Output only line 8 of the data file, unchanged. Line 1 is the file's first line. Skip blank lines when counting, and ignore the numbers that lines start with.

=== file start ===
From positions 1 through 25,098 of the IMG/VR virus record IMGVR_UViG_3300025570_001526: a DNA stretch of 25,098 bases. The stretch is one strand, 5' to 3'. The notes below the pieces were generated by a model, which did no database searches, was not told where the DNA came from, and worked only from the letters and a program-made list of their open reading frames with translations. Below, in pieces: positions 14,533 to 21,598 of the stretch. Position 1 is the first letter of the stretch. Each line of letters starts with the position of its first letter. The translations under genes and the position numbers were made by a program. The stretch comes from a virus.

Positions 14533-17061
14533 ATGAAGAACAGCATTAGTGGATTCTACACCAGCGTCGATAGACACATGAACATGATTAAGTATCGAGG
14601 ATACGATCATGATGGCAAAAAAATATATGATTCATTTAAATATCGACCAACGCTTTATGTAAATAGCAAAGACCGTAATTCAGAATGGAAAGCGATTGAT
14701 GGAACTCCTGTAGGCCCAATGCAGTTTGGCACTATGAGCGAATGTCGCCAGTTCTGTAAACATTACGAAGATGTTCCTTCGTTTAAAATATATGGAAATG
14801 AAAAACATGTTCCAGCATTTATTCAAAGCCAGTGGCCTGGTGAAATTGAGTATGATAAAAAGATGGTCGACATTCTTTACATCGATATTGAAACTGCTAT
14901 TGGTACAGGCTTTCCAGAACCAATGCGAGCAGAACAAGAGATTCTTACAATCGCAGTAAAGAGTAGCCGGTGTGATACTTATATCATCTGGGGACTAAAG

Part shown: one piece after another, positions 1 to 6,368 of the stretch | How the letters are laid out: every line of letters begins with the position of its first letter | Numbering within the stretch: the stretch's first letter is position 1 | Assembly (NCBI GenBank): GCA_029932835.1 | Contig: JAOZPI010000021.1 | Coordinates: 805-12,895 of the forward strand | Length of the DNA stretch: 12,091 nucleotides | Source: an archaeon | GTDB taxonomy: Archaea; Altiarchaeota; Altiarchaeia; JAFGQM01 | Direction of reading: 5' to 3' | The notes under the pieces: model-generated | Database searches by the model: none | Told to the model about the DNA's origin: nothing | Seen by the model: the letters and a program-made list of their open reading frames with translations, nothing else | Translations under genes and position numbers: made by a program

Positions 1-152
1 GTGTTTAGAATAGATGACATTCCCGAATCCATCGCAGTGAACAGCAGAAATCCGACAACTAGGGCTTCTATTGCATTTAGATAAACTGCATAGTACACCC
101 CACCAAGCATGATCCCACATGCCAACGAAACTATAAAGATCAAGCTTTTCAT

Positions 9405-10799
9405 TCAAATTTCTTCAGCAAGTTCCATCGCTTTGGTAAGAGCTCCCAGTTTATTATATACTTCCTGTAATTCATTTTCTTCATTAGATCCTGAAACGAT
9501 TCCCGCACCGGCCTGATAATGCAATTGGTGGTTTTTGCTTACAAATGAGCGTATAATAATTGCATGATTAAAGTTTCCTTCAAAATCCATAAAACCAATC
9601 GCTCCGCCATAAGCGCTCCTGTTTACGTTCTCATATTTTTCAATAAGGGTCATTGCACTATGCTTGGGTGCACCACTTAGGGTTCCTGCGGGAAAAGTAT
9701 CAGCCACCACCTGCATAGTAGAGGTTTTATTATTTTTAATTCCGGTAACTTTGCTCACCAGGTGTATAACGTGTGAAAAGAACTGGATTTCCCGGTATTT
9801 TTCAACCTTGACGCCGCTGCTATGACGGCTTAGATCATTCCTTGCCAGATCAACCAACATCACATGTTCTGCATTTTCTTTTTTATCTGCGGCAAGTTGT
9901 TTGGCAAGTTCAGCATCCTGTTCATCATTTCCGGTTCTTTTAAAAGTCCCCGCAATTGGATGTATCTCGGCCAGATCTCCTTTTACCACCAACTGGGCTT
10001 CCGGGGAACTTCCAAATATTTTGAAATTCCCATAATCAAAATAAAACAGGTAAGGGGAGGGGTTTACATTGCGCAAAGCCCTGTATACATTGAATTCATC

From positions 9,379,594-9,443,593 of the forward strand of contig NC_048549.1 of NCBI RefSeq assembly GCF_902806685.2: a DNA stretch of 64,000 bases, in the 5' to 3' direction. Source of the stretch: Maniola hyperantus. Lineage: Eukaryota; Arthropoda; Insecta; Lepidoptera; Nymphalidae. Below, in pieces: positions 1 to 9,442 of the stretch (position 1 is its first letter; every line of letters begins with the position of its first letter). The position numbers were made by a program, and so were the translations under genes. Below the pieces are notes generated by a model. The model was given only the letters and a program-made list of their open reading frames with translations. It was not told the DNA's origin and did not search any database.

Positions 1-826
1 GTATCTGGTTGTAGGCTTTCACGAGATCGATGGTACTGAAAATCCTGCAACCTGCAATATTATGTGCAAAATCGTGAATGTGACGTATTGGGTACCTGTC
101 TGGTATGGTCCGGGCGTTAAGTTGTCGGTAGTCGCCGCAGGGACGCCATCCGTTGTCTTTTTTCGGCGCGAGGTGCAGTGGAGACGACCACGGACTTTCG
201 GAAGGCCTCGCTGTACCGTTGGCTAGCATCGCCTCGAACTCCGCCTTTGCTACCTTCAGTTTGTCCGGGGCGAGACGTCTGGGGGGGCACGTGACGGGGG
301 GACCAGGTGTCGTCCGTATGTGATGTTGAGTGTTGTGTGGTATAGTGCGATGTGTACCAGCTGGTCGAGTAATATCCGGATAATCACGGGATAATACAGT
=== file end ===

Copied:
Part shown: one piece after another, positions 1 to 6,368 of the stretch | How the letters are laid out: every line of letters begins with the position of its first letter | Numbering within the stretch: the stretch's first letter is position 1 | Assembly (NCBI GenBank): GCA_029932835.1 | Contig: JAOZPI010000021.1 | Coordinates: 805-12,895 of the forward strand | Length of the DNA stretch: 12,091 nucleotides | Source: an archaeon | GTDB taxonomy: Archaea; Altiarchaeota; Altiarchaeia; JAFGQM01 | Direction of reading: 5' to 3' | The notes under the pieces: model-generated | Database searches by the model: none | Told to the model about the DNA's origin: nothing | Seen by the model: the letters and a program-made list of their open reading frames with translations, nothing else | Translations under genes and position numbers: made by a program